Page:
Central Railroad. Telegraphic communication was frequently interrupted so I could get no information as to the source of the orders or the name of their bearer, other than that the orders were from Washington and peremptory. So little faith did I put in the messages that I resisted in every possible way the execution of the order, hoping that daybreak would correct the error, if one there was, and enable us to move to our destination. My numerous dispatches evidence my determination that the troops should not return to York until I had positive evidence of the order. The railroad officials refused to move us on prior to knowing the track was clear. Daylight came, and with it the returning troops and the following orders:
Washington, April 21, 1861.
The President with a desire to gratify the mayor of Baltimore, who fears that bloodshed would necessarily result from the passage that city of the troops from Pennsylvania at this moment on the way, directs that they shall return to York, in Pennsylvania. This order refers to the troops now said to be at Cockeysville, Md., en route for this city. It will be obeyed by the officers in command, who will take care to leave force sufficient along the road to keep it safe from depredation of every kind and within his entire control.
Secretary of War.
THE OFFICER IN COMMAND OF THE U. S. TROOPS NOW ON THE WAY FROM HARRISBURG TO BALTIMORE.
ORDERS.] HEADQUARTERS OF THE ARMY,
Washington, April 21, 1861
It is understood that a body of volunteerse approaching this city has reached Cockeysville or other points within seventeen or twenty miles by rail of Baltimore. The obstructions in the railroads within Baltimore and its neighborhood and still more the unhappy excitement temporarily existing in that city, have induced the President (to avoid collision and bloodshed) to direct that those volunteers return to Harrisburg and take the route via Susquehanna, thence to embark in steamers for A proceed down the Delaware and through the Chesapeake and Delaware Canal in sufficient tugs or other crafts to Annapolis, as Major-General Patterson shall direct. Major Belger, assistant quartermaster, will convey this written order to the commander of the volunteers in question, and if necessary, accompany them to Philadelphia and beyond in order to facilitate this movement. He will also leave directions at Harrisburg to prevent volunteers from approaching Washington through Baltimore until further orders.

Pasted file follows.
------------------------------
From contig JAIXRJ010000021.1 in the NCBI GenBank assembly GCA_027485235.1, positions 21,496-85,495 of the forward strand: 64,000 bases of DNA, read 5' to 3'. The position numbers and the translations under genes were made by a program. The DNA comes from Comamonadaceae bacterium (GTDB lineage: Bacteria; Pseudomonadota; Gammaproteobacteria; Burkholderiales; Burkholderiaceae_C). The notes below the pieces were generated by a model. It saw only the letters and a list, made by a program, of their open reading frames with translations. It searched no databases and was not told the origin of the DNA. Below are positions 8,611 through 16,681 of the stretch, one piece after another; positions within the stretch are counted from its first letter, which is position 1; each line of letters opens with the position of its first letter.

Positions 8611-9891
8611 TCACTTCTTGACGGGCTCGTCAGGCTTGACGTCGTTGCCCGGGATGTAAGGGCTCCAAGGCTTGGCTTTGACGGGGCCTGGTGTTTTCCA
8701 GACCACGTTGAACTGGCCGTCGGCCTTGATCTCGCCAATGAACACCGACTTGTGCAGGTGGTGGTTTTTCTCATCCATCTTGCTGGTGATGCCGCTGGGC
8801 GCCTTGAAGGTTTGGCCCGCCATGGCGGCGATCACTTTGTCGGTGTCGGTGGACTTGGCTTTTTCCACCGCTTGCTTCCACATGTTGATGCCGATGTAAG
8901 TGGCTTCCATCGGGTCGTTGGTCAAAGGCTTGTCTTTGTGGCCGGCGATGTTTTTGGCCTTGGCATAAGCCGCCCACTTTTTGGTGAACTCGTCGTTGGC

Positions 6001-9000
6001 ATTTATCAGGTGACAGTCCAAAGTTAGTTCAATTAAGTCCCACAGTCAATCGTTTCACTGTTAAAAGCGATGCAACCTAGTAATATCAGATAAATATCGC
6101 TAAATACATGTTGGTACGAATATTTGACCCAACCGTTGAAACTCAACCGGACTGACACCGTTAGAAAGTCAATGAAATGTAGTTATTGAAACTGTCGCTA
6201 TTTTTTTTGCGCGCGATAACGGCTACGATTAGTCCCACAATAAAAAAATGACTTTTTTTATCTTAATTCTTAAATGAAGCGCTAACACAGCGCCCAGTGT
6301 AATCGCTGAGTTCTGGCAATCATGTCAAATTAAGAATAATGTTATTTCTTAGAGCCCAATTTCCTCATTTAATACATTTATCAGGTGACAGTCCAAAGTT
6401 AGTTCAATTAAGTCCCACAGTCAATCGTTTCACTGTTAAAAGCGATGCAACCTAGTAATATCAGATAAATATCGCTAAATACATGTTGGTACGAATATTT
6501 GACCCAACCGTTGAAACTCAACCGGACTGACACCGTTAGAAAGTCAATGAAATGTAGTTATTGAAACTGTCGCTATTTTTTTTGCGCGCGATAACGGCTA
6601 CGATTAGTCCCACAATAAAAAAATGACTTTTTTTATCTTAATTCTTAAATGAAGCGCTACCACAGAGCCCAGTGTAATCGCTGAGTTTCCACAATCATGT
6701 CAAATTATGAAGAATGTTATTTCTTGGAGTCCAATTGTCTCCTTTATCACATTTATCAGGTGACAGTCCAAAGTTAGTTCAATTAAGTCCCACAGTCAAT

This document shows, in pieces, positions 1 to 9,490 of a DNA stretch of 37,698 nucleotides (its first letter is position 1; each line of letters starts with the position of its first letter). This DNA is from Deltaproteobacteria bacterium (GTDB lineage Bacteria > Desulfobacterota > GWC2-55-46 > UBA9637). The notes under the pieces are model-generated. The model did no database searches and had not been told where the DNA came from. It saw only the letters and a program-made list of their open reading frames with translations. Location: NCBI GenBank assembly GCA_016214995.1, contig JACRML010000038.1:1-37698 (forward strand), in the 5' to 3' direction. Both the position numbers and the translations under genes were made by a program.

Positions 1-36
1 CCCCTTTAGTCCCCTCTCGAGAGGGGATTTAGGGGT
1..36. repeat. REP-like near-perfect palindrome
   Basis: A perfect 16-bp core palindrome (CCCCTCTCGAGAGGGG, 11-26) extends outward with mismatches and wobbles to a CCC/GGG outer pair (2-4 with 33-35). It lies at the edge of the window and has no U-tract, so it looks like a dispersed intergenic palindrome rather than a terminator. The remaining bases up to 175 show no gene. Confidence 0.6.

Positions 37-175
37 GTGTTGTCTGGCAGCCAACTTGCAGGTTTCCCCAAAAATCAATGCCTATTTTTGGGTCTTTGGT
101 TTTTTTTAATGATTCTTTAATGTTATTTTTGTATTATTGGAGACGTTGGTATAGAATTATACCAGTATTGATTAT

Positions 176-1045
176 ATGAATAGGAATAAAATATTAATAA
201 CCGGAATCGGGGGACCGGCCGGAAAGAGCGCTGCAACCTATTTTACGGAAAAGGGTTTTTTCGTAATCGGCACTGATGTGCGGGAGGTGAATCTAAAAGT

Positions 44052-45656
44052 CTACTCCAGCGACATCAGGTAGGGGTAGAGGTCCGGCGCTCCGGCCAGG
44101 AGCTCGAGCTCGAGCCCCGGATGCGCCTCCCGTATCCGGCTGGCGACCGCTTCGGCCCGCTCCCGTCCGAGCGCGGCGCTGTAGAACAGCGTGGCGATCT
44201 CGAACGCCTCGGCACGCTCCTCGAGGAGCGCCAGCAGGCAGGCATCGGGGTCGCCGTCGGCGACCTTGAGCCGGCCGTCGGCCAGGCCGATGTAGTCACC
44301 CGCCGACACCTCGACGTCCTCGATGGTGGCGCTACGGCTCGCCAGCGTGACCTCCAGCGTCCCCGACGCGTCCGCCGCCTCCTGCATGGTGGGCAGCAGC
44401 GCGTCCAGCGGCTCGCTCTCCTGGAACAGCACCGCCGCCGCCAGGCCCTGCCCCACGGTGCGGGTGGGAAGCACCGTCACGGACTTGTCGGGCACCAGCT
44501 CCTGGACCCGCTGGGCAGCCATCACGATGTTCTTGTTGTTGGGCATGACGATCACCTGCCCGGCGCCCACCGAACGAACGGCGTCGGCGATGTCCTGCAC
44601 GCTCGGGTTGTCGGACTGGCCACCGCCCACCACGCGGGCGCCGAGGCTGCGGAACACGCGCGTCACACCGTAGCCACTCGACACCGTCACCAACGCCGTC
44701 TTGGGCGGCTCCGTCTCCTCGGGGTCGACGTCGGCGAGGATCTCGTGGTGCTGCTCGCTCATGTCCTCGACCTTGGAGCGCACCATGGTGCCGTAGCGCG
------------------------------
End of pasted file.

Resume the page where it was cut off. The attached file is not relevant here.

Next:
Since writing the within order it has been changed by the lieutenant-general, by the directions of the President. I now add that I direct the railroad to be kept open at all hazards so as to give to the United States the power to send troops or munitions if the necessity for bringing them by that route shall occur by failure or inability of the mayor of Baltimore to keep his faith with the President.
Secretary of War.
I at once saw that a great mistake had been committed in bringing all the troops back to York. I said so to Major Belger, but he insisted that he had carried out his latest orders and his understanding with the Secretary of War. As the troops withdrew from Cockeysville the incendiaries followed and destroyed other bridges in Maryland. My mission was at an end. Major Belger was my superior and had orders to accompany the troops. The little time I had I devoted to taking care of the troops, so far as loding and provisions were necessary and keeping them under control. After seeing thus to their comfort I returned to Harrisburg, and as soon as possible that afternoon I reported in person to General Patterson in this city and fully posted him as to the state of affairs on the Northern Central Railroad. I